I went for some full length navy leggings and a multicoloured blue/pink/purple sports bra.

First things first what are the top 5 things I look for in running gear? 
1. The kit must be completely opaque & squat proof (still opaque when squatting)
2. Wicking (sweat evaporates quickly) & Minimal sweat patches
3. Enough support (keeping the wobbly bits comfortably stable)
4. Temperature moderation (warm enough for cool runs & not too hot for warm runs)
5. How well they wash

So how did Lapasa stack up?
1. The material is just the right kind of thickness and 100% opaque. Despite this I would probably opt for seamless underwear if you don't want an underwear line.
2. I had no visible sweat patches! This is a massive positive for me. Wicking also seemed quite good - nothing out of the ordinary but standard.
3. Here I felt like Lapasa was lacking slightly on the sports bra front. Although the support wasn't awful I definitely think this is more suited to low intensity exercise as I didn't feel 100% supported even when just jogging. Not a deal killer though, just something to be weary of if you're mostly doing high intensity exercise. 
On the leggings front I really like the support they provide. They have a nice high waistband that helped support any wobbly stomach bits.
4. I've only had the chance to wear these for coldish runs but I've had no issues. I often overheat and didn't experience this at all with these and didn't feel as though they were too thin either.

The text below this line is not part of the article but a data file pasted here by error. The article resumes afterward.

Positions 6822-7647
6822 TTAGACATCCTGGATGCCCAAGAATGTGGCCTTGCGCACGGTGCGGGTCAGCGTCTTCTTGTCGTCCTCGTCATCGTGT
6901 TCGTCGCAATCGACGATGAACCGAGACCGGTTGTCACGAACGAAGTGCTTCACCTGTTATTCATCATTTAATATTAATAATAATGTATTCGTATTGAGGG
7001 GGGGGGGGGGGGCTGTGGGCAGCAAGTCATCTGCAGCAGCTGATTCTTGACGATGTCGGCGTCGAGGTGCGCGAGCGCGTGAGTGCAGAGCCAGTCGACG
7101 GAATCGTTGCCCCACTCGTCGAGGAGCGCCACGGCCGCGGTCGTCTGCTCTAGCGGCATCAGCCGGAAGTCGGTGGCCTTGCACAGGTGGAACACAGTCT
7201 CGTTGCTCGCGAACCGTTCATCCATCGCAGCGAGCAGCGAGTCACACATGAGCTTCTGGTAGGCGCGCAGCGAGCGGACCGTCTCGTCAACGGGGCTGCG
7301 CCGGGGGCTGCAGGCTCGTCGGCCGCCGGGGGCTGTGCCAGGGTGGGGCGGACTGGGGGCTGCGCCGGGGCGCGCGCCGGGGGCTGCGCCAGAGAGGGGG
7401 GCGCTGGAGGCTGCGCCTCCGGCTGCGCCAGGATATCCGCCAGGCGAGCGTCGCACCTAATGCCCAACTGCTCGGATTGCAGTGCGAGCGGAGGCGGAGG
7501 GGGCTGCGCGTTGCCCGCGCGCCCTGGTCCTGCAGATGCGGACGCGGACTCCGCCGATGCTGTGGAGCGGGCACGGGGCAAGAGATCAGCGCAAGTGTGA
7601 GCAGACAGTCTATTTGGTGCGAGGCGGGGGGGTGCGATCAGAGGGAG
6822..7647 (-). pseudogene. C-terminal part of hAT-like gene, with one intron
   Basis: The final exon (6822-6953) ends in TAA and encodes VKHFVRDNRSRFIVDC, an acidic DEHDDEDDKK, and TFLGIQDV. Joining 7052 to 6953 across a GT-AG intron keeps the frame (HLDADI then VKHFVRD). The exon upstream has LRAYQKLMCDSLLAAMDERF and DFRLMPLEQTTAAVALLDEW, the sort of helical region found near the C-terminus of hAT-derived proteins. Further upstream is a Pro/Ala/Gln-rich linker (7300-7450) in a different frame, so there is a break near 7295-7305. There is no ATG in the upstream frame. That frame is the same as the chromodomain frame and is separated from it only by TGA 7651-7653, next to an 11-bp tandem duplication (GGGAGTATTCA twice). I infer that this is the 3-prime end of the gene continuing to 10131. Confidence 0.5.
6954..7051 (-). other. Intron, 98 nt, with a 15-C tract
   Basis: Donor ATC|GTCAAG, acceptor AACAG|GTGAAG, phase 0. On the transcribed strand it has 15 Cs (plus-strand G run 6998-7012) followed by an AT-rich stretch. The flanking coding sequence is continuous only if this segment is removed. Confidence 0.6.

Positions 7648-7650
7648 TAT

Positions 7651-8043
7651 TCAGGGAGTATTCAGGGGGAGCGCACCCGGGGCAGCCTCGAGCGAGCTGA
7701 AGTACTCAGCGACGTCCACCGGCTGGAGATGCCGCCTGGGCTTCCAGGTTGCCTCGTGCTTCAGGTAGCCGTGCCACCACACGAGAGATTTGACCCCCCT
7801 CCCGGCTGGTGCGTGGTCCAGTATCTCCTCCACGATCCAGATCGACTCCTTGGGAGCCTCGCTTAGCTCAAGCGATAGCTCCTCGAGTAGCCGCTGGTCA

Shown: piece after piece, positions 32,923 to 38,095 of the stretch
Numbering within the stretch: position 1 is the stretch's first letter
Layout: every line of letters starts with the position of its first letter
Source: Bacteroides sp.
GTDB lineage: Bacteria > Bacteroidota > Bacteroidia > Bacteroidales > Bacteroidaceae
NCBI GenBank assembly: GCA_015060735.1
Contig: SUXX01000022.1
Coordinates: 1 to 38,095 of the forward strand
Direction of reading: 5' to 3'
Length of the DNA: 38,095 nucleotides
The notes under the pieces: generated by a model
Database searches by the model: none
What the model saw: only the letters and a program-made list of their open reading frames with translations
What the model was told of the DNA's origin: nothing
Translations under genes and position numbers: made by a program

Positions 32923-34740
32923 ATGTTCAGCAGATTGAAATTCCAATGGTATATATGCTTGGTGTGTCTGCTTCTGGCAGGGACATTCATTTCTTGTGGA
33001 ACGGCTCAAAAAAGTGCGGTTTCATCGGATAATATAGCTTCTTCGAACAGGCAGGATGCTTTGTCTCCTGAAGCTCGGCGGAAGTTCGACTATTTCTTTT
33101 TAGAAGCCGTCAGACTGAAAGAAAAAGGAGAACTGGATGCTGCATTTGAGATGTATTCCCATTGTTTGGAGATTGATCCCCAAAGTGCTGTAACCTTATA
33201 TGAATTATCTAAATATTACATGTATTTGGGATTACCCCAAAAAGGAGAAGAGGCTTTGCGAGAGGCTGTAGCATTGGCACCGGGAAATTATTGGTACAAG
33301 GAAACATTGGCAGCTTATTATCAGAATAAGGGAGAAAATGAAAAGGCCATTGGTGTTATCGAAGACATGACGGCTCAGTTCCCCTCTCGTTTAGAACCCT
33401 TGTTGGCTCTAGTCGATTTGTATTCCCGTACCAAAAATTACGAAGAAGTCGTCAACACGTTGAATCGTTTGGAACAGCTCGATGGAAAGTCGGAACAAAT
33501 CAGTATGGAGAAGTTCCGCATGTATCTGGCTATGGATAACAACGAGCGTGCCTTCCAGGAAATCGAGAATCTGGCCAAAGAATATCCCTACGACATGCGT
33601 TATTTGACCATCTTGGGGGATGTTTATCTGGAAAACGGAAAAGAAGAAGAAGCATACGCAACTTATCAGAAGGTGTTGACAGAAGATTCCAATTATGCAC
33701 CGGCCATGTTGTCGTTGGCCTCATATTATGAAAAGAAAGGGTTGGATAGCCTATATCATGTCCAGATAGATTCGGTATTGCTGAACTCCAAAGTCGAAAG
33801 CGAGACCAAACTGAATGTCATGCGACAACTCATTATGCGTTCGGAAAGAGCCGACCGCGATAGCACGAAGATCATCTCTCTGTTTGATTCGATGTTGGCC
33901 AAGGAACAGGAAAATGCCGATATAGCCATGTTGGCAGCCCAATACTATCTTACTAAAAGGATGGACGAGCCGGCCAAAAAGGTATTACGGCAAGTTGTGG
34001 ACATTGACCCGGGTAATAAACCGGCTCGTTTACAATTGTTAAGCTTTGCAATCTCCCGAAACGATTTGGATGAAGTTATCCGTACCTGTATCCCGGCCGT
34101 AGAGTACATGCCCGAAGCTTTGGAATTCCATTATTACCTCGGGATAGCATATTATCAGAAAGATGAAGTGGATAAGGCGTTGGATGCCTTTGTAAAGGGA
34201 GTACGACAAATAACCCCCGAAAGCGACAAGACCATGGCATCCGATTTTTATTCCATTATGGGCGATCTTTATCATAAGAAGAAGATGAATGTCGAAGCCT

5. They've been through the wash and come out fresh as a daisy with no lingering workout smells.

I'm a size 10/12 (medium) leggings normally and I followed the Lapasa sizing charts and went for a medium that seemed to fit me quite well. I would say they were possibly on the slightly larger size than normal but nothing that would make me change my choice.
For the sports bra I chose a small, again my normal size. I have to say that I think I could have gone down a size and this might have improved the support. For a 5k run the support was fine and I was comfortable but I would have liked it to be a bit tighter.
In general I would say go for your normal size but if you're in-between sizing definitely go for the smaller of the two.


In conclusion the Lapasa kit is definitely some of my go to run wear now - especially the leggings as the colder nights are drawing in. For the sports bra though - in future I will only use this for lower impact sports and will have to try going down a size if I want to wear this for high impact sports such as HIIT.

As part of this review Lapasa has also offered to giveaway an item from their range to one lucky person! The Lapasa range also includes capris:Lapasa Capri Leggings, tech t's: Lapasa Performance Tshirt, and seamless underwear: Lapasa Women's Seamless Briefs, in addition to a similar range for men.